During the lockout, there have been over 20 incidents that could attract the application of the NFL's Personal Conduct Policy.
Here's some of what went down during the lockout:
Chris Cook (brandishing a handgun). Mario Henderson (carrying a concealed weapon). Bryan McCann (public intoxication). Johnny Jolly (drug possession). Jason Peters (disturbing the peace).Aqib Talib (aggravated assault with a deadly weapon). Louis Murphy (drug possession). Mike Vrabel (felony theft). Kenny Britt (eluding police, obstruction). William Moore (speeding, driving with suspended license). Antwan Applewhite (drunken driving suspicion). Alex Magee (marijuana possession). Garrett Wolfe (theft, disorderly conduct, assaulting an officer, resisting arrest with violence). Kenny Britt (resisting arrest). Javarris James (drug possession).Brandon Underwood (disorderly conduct). Raheem Brock (theft, resisting arrest). Akeem Jordan (assault and battery). Hines Ward (drunken driving). Pacman Jones (disorderly conduct while intoxicated and resisting arrest ).
The NFL has said all along that it will apply the Policy to players who violated it during the lockout. Here's what league spokesman Greg Aiello said on the matter:
“It is a league policy established by the commissioner. We review any violations of law by NFL employees for potential discipline. The personal conduct policy is not being applied to players now but will be applied when they return. Players will be held accountable for violations of law that occurred during the lockout.”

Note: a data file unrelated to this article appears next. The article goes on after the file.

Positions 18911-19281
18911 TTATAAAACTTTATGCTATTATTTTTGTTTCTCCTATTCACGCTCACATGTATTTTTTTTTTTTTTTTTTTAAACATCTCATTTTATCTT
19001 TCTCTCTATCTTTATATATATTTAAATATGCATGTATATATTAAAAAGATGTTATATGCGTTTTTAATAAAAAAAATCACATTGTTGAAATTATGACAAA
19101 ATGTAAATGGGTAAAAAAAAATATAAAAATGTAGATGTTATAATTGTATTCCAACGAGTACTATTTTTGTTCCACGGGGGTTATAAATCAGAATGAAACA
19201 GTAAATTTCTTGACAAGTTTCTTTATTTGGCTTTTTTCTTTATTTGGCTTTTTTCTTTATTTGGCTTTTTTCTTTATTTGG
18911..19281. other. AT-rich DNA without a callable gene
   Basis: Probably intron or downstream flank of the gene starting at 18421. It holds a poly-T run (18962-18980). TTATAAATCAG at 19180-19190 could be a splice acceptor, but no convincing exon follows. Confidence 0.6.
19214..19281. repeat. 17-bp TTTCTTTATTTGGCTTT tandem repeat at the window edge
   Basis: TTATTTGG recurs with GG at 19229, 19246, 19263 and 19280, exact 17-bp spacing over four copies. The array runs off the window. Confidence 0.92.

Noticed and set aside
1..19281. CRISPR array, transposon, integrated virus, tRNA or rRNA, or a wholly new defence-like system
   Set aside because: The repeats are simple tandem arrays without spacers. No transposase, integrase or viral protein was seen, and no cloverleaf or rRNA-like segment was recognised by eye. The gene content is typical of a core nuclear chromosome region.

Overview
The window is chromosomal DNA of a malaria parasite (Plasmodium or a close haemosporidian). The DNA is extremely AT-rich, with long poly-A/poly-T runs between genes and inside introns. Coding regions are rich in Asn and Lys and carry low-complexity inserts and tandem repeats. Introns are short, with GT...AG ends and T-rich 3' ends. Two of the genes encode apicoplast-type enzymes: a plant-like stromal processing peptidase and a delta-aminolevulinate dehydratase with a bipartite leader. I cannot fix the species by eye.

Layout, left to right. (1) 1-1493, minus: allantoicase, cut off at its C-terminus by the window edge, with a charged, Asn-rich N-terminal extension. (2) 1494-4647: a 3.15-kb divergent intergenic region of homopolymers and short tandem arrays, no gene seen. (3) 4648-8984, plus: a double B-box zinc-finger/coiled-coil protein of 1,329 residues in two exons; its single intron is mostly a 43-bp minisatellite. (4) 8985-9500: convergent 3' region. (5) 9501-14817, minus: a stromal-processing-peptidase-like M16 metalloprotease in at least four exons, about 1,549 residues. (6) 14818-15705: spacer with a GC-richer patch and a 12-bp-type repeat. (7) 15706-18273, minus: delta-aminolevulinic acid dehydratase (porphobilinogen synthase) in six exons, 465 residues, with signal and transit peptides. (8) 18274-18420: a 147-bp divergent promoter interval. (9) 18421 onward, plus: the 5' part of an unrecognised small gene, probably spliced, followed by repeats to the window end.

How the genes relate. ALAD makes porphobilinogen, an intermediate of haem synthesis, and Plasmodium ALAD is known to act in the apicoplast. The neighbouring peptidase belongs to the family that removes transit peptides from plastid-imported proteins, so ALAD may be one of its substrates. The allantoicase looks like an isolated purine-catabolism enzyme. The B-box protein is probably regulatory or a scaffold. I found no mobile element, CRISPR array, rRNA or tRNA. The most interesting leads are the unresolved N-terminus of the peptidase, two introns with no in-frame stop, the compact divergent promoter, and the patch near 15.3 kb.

The Policy starts with this language:
"All persons associated with the NFL are required to avoid “conduct detrimental to the integrity of and public confidence in the National Football League.” This requirement applies to players, coaches, other team employees, owners, game officials and all others privileged to work in the National Football League."
The question is this: can the NFL enforce the Policy for conduct that occurred during the lockout?
Well the answer falls in a grey area. On the one hand, the NFL would argue that even though the players were locked out, they remained employees and the Policy covers the conduct of employees. On top of that, the Policy is not part of the CBA, which had expired.
On the flip side, the players would argue that the lockout deprived them of the benefits of their employment. That being said, how could they still be accountable to discharge their employment obligations?
So there is no clear cut answer on the issue. It's possible that the sides may have considered this in their negotiations. If they didn't, and the NFL looks to enforce the Policy, look for the reformed Union to fight it.